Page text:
Campaign Finance has a huge influence over who has a fair chance of getting elected in our political system. For one thing, it pretty much guarantees that the ‘party-chosen’ Democrat and Republican have a much better chance of getting elected, by simple merit of the fact that the DNC and the GOP have very well-established ‘political machines,’ to funnel wheelbarrows of money to whichever candidate they consider to be their ‘favored horse.’ The problem is, they only actually choose to fund the candidates that strictly conform to what the DNC or GOP wants. This is why the DNC is trying to force out Levi Tillemann in Colorado’s District 6.
And this is why our Congress is full of the sycophants and blackguards that most of us hate. The sell-outs are the ones that usually get elected, because they’re the ones that you see the most on TV and Internet advertisements – they can afford an overwhelming amount of advertising, precisely because they’ve sold out.
And the simple fact is – there’s not much we can legally do to stop the two parties. The DNC and GOP are both private organizations – ‘clubs,’ in a sense. In a free society, we cannot prevent them from raising or spending money, because they are spending it on their own political operatives. As long as they are not breaking any laws, they are free to do with it what they will.
However, there IS a major source of political money that we CAN do something about. PACs, and Super-PACs. These are essentially no better than the political equivalent of “Offshore Shell Companies.” They’re essentially a way for mega-donors with vested-interests to funnel their money towards one major political party (or candidate) or another, without disclosing where the original source of the money comes from. In addition, they can collect extra money through interests or dividends of what they have stockpiled, and can even act as a limitless pass-through, if particular donors specifically name an intended candidate to send the funding to. This basically means that – aside from the maximum contribution limits of donors – a PAC or Super-PAC is viturally unlimited in how much money they can contribute to influence an election.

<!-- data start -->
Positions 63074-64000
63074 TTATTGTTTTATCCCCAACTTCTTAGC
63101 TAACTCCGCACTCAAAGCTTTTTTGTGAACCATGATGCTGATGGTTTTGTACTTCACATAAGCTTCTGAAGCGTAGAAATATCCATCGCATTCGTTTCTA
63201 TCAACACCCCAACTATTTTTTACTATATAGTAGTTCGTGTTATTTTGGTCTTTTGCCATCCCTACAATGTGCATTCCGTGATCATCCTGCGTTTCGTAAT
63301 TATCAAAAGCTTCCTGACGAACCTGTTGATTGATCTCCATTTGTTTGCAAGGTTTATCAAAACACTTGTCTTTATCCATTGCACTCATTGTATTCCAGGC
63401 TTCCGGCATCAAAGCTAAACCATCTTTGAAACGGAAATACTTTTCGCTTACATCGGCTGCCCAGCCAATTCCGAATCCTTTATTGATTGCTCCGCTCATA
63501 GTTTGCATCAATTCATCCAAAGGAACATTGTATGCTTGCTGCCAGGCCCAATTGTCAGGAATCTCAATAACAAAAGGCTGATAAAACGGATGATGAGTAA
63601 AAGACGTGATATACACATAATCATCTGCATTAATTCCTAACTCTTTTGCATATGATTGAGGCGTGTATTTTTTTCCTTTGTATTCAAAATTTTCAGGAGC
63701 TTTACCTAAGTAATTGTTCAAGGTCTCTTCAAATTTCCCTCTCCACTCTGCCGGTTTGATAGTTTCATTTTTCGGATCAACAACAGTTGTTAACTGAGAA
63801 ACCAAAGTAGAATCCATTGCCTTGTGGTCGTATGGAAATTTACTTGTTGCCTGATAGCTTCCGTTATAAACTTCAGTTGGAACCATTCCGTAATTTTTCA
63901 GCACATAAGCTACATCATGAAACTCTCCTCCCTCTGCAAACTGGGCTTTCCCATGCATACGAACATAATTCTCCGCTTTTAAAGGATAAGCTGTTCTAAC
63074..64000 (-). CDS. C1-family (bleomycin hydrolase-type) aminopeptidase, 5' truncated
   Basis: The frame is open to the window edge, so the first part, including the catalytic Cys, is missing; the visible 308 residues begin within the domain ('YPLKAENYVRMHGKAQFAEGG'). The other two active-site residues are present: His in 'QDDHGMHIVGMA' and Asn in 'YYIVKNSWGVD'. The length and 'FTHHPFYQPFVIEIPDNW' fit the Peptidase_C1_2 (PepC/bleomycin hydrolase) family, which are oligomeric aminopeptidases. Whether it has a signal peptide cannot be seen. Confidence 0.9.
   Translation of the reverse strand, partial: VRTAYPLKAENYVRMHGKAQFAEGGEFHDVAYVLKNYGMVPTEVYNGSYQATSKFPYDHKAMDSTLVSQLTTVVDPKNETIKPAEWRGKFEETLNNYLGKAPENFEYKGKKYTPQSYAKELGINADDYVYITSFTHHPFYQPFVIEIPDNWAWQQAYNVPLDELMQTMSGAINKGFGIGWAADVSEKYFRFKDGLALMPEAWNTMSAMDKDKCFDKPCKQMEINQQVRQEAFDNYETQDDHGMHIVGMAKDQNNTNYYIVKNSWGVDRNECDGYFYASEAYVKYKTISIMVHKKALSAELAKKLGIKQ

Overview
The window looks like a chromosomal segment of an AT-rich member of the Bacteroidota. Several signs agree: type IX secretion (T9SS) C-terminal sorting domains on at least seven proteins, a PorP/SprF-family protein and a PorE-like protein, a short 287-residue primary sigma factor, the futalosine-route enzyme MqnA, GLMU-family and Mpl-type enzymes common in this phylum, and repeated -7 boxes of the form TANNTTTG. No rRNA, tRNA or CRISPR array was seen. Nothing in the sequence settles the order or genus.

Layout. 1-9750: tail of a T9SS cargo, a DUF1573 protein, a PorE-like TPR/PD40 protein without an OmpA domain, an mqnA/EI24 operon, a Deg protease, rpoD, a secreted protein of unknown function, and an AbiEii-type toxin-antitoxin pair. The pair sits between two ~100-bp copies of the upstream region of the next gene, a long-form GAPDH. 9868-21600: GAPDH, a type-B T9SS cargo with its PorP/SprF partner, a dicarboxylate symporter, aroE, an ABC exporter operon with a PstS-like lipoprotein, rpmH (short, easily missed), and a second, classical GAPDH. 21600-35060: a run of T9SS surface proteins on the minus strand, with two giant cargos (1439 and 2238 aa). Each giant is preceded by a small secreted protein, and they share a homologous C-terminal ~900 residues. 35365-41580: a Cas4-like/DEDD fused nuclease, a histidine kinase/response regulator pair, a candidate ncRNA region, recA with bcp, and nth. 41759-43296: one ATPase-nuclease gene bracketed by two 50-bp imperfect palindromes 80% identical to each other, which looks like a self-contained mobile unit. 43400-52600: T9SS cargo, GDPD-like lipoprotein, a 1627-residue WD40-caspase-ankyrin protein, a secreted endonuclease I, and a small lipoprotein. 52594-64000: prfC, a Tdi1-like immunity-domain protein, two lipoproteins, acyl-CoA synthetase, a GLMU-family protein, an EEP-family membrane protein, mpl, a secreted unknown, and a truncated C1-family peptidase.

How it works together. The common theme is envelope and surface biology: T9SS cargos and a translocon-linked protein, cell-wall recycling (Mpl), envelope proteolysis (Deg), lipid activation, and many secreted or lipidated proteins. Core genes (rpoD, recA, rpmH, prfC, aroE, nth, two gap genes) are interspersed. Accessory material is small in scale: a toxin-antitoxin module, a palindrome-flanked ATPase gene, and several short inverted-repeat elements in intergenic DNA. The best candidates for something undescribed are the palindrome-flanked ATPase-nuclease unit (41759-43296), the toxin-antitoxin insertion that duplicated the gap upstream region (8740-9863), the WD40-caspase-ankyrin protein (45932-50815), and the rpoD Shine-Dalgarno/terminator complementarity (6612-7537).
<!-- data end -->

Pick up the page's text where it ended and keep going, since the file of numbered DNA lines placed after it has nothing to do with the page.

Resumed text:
The long and short of it is this: they make it so that you don’t know where the money that finances a candidate comes from. Ie, you don’t know whose pocket the candidate is in, and whose interests they really serve. It may well come from a source that has nothing whatsoever to do with why you voted (reluctantly) for that candidate in the first place.
The solution is this: we ban PACs and Super-PACS. Outright. We make it so that if a person wants to make a political contribution to a candidate (or major party), then they have to do it directly to that candidate/party committee. And that means they have to be publicly listed as the source of the money, per the FEC laws.
In addition, I’m proposing that each and every political donor is legally capped at a yearly contribution of $1,000 (the current cap is technically $2,700, but PACs and Super-PACs allow them to get away with much much more).
When our elected politicians are voted into office, they spend taxpayer money that is not theirs – and they do so as if it were water that could be flushed down the toilet. If you want a good indicator of who is a worthwhile politician – who will spend your taxes wisely – then force them to campaign on a limited amount of money – you’ll see for yourselves who is good at budgeting, and who is not.
We also need to take a serious look at instituting contribution matching. This is currently done in 9 different States, as well as in numerous cities, with extremely encouraging results. The basic principle is that the candidate’s committee is given a sort of ‘grant’ of 1:1 or 2:1 (some are higher) contribution matching from a common public fund, with the requirement that whatever funds are left at the end of an election that were given by this ‘grant’ must be returned to the government entity that gave it to them, so that it can be used in the next election cycle. This allows small and grass-roots candidates to be able to run an effective campaign, and be able to do so by relying solely on small donor contributions.